CHA News Article

Report Profiles Adults Who Remained Uninsured at the End of 2014

The Kaiser Family Foundation has released a report titled Adults who Remained Uninsured at the End of 2014, based on its 2014 survey of low-income Americans and the Affordable Care Act (ACA). The report profiles the nonelderly adult population that remained uninsured as of fall 2014. Based on the survey findings, approximately 11 million nonelderly adults were newly insured, meaning they reported that they obtained health coverage in 2014 and were uninsured before that coverage started. However, a large share, about 30 million people, reported that they were uninsured as of the date of the survey. Some are ineligible for ACA coverage, either because of their immigration status or because their state did not expand Medicaid, while others may be eligible but aren’t aware of the new coverage options, or have had difficulty navigating the enrollment process.

Still others may have opted not to enroll in coverage for a variety of reasons, such as affordability or personal preferences. The report describes the characteristics of this population, examines why they lack insurance coverage and reasons for not enrolling, and provides information on the coverage options available to the remaining uninsured and their plans for obtaining coverage in 2015.

Key report findings reveal:

Understanding Who Remains Uninsured

  • The remaining uninsured are no more likely to be “young invincibles” than those who gained coverage in 2014.
  • More than half of the remaining uninsured population have family income at or below 138 percent of poverty, the income range for the Medicaid expansion.
  • A majority of the remaining uninsured are in a family with at least one worker.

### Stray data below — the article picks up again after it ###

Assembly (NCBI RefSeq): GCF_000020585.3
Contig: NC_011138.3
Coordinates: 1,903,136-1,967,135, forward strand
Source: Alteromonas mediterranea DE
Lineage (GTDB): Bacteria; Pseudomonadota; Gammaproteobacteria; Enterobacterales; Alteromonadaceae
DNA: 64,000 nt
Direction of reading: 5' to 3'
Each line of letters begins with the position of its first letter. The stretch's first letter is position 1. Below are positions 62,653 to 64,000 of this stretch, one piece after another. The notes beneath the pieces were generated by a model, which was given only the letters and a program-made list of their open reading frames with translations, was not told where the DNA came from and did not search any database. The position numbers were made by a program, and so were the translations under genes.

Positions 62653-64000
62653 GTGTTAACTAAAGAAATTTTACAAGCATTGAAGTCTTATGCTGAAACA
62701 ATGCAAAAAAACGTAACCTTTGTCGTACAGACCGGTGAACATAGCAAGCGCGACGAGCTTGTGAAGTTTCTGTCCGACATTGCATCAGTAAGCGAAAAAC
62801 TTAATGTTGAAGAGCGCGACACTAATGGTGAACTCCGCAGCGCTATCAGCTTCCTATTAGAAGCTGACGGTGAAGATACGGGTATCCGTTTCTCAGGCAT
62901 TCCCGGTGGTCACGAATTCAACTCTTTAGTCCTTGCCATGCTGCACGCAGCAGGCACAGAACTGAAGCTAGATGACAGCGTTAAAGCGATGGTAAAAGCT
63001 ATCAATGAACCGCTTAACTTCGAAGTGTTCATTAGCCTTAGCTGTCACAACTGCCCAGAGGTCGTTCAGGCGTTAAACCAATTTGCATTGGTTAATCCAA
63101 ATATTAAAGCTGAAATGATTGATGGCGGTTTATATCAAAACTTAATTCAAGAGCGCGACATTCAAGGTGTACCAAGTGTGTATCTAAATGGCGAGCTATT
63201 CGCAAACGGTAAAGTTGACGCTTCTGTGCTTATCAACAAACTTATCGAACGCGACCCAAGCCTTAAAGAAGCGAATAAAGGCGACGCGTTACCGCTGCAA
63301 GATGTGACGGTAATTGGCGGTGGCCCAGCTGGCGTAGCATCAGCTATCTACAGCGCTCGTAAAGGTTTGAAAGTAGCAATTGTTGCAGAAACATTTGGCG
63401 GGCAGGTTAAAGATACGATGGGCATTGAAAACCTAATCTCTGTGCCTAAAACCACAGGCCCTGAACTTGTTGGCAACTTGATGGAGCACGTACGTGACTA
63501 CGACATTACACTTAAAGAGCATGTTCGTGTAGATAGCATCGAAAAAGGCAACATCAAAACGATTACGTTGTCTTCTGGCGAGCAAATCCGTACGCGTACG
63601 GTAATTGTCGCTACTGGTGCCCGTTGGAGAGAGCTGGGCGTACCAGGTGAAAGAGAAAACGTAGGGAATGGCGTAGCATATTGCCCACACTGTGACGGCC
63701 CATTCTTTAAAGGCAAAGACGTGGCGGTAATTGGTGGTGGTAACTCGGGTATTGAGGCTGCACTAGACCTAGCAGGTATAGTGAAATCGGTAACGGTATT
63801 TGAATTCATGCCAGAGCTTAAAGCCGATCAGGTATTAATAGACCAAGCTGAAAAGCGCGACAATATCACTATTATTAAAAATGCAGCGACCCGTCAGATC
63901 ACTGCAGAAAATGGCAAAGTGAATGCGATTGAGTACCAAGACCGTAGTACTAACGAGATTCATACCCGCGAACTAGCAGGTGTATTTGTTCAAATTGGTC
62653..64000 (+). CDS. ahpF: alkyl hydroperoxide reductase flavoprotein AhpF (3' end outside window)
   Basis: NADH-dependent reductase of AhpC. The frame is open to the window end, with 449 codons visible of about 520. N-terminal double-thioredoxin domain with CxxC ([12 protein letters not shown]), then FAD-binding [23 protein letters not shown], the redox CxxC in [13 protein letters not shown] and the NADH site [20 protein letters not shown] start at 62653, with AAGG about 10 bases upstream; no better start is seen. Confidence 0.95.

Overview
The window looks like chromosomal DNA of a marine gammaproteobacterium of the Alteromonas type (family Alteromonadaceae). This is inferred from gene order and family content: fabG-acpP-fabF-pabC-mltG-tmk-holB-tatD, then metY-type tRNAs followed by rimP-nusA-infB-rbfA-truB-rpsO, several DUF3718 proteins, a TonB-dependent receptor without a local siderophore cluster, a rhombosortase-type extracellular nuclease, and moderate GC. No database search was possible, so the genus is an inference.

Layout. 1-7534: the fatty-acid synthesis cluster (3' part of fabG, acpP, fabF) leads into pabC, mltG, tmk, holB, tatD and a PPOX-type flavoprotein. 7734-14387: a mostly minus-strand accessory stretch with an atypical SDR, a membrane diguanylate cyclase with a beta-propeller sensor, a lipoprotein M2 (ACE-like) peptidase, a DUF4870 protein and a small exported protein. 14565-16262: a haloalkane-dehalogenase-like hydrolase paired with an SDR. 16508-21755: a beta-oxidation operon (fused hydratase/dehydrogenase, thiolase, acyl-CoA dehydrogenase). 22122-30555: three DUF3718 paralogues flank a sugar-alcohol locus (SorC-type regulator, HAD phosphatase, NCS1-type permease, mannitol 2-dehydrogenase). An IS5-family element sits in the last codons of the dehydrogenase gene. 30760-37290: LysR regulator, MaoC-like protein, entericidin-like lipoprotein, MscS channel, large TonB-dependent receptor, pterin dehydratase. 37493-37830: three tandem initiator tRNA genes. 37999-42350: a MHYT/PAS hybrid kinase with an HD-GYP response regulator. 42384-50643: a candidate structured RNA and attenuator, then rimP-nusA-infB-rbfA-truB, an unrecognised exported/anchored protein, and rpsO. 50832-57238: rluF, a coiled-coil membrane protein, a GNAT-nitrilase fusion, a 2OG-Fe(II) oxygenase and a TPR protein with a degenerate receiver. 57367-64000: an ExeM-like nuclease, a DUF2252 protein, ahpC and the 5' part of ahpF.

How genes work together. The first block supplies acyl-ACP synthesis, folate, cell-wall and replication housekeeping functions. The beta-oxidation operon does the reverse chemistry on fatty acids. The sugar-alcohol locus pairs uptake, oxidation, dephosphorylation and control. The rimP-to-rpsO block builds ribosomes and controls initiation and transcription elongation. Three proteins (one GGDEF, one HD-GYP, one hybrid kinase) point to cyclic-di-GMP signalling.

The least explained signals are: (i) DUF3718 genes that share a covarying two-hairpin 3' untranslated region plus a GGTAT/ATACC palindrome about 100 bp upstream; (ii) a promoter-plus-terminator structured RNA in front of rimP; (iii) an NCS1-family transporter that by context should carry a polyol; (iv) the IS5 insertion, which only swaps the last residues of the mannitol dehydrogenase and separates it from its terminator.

• Access to employer-based coverage is limited among uninsured adults.
  • Coverage transitions remain a challenge to continuous coverage.
  • Uninsured adults are more likely than those with coverage to say their health is fair or poor, but are less likely to have a diagnosed medical condition.
  • Hispanics are disproportionately represented among the remaining uninsured population.
  • Adults who remain uninsured are more likely than those with coverage to have uninsured children.

Connecting the Eligible Uninsured to Coverage

  • About half of adults who remained uninsured at the end of 2014 are likely eligible for assistance under the ACA.
  • Cost remains a major barrier to coverage.
  • Despite the availability of low-cost or zero premium coverage, a majority of eligible adults still perceive insurance to be too expensive.
  • Most adults who were uninsured in fall 2014 had not tried to get ACA coverage.
  • Gaps in eligibility or confusion about eligibility are evident among the uninsured who sought ACA coverage.
  • Many uninsured adults who applied for ACA coverage say the coverage offered was unaffordable.
  • While most uninsured adults did not cite application problems as the main reason for not enrolling in ACA coverage, many did encounter difficulties with the application process.
  • Among those who tried to get ACA coverage, most reported trying multiple avenues, and most tried to get coverage directly from the state or federal government.
  • Even among those likely eligible, few uninsured adults have plans to obtain ACA coverage.

The full report is attached.